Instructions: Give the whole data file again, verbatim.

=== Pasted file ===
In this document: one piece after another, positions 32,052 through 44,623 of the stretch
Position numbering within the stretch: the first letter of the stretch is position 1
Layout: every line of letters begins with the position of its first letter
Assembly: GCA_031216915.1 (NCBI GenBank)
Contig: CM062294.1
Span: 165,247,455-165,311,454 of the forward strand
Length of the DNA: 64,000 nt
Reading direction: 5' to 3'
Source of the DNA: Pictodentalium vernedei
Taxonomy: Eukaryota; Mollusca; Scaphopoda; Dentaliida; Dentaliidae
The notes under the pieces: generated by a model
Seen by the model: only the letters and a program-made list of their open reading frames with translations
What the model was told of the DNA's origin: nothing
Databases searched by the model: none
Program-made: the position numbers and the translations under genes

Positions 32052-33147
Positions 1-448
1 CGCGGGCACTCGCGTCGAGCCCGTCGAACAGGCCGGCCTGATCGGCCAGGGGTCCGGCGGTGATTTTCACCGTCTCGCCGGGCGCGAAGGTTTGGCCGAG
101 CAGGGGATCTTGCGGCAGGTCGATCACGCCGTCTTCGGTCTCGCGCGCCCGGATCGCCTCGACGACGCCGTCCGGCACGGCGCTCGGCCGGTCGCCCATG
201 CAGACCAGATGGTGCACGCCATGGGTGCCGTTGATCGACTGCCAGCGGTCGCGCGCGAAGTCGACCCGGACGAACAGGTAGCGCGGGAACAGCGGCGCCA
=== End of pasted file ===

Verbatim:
In this document: one piece after another, positions 32,052 through 44,623 of the stretch
Position numbering within the stretch: the first letter of the stretch is position 1
Layout: every line of letters begins with the position of its first letter
Assembly: GCA_031216915.1 (NCBI GenBank)
Contig: CM062294.1
Span: 165,247,455-165,311,454 of the forward strand
Length of the DNA: 64,000 nt
Reading direction: 5' to 3'
Source of the DNA: Pictodentalium vernedei
Taxonomy: Eukaryota; Mollusca; Scaphopoda; Dentaliida; Dentaliidae
The notes under the pieces: generated by a model
Seen by the model: only the letters and a program-made list of their open reading frames with translations
What the model was told of the DNA's origin: nothing
Databases searched by the model: none
Program-made: the position numbers and the translations under genes

Positions 32052-33147
Positions 1-448
1 CGCGGGCACTCGCGTCGAGCCCGTCGAACAGGCCGGCCTGATCGGCCAGGGGTCCGGCGGTGATTTTCACCGTCTCGCCGGGCGCGAAGGTTTGGCCGAG
101 CAGGGGATCTTGCGGCAGGTCGATCACGCCGTCTTCGGTCTCGCGCGCCCGGATCGCCTCGACGACGCCGTCCGGCACGGCGCTCGGCCGGTCGCCCATG
201 CAGACCAGATGGTGCACGCCATGGGTGCCGTTGATCGACTGCCAGCGGTCGCGCGCGAAGTCGACCCGGACGAACAGGTAGCGCGGGAACAGCGGCGCCA